5 Tricks for Growing Your Hair Really, Really Long
Want to grow out a haircut you hate or try to achieve an ass-grazing length? Read on.
- Remember that it can’t grow overnight. Unless your scalp unleashes new strands like a Chia Pet, gaining new length is going to take time. “Hair typically only grows about a quarter of an inch — to a half an inch max — a month,” says celebrity hair stylist Mark Townsend, who helped Ashley Olsen grow out her asymmetric bob to past her waist. “And that’s only if it is super-healthy and doesn’t have a ton of split ends.” The bottom line: Practice patience.
- Ironically, scissors are your friend. Although getting regular trims to snip splits won’t make your hair actually grow faster, it will keep tips looking healthy and prevent splits from working their way up strands, requiring you to chop hair off more often. “If you wait so long that splits are causing your hair to break off high up on the strand, your hair will actually be shorter than if you get consistent trims,” Townsend says, who suggests asking your stylist to take around just an eighth of an inch off every 10 to 12 weeks to prevent extreme split ends before they start.
- Use conditioner every time you shampoo. “If your hair is wet, that means you have to condition it,” Townsend says. “Over time, from coloring and heat styling, strands start to get thinner at the bottom.” Conditioner helps replace the lipids and proteins inside the hair shaft, “as well as seal the cuticle to help prevent more damage from happening so that you can get your hair to grow longer and look healthier,” he says.
- And don’t shampoo every time you shower. “It’s shocking to me how many women skip conditioner when showering, which is the worst thing you can do for your hair — especially when you’re trying to grow it long — and it’s actually shampoo that you should be skipping as much as possible,” Townsend says. Here’s why: The purpose of shampoo is to wash away dirt and product buildup, but it can also take essential natural oils that keep strands soft and healthy along with it. When you really do need shampoo, be gentler on your hair by only lathering up at your scalp and then simply letting the suds slide down strands, hitting the rest of the hair as the water rinses it away.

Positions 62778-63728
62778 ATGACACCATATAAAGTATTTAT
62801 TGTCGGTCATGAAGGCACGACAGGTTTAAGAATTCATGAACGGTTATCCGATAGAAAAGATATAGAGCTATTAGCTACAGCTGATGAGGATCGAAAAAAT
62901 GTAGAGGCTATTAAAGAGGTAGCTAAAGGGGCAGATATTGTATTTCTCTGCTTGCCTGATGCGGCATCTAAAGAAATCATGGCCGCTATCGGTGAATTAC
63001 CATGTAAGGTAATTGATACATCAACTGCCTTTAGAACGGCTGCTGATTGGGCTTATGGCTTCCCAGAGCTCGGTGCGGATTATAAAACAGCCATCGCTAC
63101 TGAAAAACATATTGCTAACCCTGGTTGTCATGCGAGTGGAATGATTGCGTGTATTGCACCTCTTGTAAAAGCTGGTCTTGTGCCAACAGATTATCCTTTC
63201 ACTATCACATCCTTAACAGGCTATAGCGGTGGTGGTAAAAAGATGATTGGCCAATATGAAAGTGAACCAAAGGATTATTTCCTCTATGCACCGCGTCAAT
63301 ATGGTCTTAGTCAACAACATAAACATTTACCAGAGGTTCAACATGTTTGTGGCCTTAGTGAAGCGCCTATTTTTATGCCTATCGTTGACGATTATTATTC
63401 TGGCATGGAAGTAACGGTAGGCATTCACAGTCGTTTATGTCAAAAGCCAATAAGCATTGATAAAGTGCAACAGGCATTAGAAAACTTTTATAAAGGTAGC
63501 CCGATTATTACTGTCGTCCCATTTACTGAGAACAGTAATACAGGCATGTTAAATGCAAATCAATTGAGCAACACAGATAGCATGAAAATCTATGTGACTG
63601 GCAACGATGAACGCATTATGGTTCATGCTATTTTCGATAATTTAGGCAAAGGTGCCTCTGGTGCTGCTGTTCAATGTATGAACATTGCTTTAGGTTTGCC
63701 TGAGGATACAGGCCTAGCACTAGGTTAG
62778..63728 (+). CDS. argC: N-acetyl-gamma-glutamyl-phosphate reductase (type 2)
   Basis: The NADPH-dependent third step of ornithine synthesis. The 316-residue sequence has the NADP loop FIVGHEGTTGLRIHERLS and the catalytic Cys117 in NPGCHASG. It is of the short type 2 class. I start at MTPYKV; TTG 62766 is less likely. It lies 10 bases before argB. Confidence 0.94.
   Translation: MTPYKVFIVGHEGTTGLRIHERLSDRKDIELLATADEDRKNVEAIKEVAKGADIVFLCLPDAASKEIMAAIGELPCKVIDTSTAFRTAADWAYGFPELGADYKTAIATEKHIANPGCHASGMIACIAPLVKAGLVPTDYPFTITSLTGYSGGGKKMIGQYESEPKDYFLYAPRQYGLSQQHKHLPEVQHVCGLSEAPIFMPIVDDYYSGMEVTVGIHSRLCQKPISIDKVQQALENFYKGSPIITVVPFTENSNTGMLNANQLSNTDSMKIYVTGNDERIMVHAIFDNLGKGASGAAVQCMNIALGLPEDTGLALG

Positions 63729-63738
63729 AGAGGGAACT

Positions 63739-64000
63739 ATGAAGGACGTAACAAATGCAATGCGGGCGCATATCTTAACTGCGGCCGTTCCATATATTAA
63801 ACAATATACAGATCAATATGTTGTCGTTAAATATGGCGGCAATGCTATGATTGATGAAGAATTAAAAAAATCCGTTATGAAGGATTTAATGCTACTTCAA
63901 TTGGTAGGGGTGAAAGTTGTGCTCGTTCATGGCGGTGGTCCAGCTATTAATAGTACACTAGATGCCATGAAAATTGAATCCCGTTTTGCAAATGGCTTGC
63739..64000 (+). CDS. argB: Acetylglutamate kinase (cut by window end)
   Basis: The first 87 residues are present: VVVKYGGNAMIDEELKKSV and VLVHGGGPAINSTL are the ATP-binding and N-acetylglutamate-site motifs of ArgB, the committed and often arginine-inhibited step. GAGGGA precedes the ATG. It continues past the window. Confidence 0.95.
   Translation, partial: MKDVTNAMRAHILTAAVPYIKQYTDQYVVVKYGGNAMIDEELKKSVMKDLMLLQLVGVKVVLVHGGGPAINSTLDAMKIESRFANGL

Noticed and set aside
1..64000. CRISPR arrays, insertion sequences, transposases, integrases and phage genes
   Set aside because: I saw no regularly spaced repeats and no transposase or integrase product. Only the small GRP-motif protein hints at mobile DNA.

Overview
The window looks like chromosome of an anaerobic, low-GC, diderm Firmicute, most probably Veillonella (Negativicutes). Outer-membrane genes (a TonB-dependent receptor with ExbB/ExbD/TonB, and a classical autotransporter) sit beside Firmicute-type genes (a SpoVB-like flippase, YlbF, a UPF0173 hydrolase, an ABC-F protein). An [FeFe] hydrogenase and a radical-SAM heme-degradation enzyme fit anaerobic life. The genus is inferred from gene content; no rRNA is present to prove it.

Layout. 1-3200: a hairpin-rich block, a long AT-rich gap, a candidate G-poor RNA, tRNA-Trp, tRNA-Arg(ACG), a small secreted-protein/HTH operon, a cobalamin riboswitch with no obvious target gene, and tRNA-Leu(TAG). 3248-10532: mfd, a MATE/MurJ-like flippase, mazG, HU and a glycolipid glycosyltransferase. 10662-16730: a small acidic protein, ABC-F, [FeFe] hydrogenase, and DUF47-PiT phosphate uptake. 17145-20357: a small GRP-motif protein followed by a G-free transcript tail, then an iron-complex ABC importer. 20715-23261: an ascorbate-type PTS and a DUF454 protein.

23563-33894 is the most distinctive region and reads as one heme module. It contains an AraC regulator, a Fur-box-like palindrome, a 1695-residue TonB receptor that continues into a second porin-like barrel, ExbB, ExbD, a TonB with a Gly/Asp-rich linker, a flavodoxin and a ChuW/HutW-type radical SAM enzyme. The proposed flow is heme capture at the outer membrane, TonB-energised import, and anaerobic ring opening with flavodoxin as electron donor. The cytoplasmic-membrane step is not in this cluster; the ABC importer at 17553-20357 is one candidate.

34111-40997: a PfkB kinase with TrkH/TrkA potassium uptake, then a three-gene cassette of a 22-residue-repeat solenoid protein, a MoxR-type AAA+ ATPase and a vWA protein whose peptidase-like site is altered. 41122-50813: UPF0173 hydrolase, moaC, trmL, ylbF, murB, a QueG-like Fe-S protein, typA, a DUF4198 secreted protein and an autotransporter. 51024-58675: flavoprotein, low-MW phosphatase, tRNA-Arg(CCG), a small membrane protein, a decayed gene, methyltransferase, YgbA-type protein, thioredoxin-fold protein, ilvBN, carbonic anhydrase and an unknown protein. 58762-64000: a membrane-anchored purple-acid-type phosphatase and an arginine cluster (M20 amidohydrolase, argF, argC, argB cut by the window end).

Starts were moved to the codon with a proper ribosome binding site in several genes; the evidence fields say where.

- Apply an oil or mask treatment weekly. Hair that touches your shoulders or beyond can be several years old and most likely needs more TLC than normal conditioner. Townsend suggests using moisture-based masks and oils weekly. “I make a natural oil treatment and give it to all of my clients to use pre-shampoo,” Townsend says. (His easy recipe: 1 cup of unrefined coconut oil mixed with 1 tablespoon each of almond, macadamia, and jojoba oils.) Because oils can leave a residue on hair, he says to apply it to damp hair, leave it on for 10 minutes, then shampoo and condition like normal. “These oils are able to fill strands up with fatty acids and then, when rinsed out, using regular shampoo helps seal them inside hair,” Townsend says, adding that Kate Bosworth, Diane Kruger, and Ashley and Mary Kate Olsen are fans. Not into DIY? Try an oil-based hair treatment instead.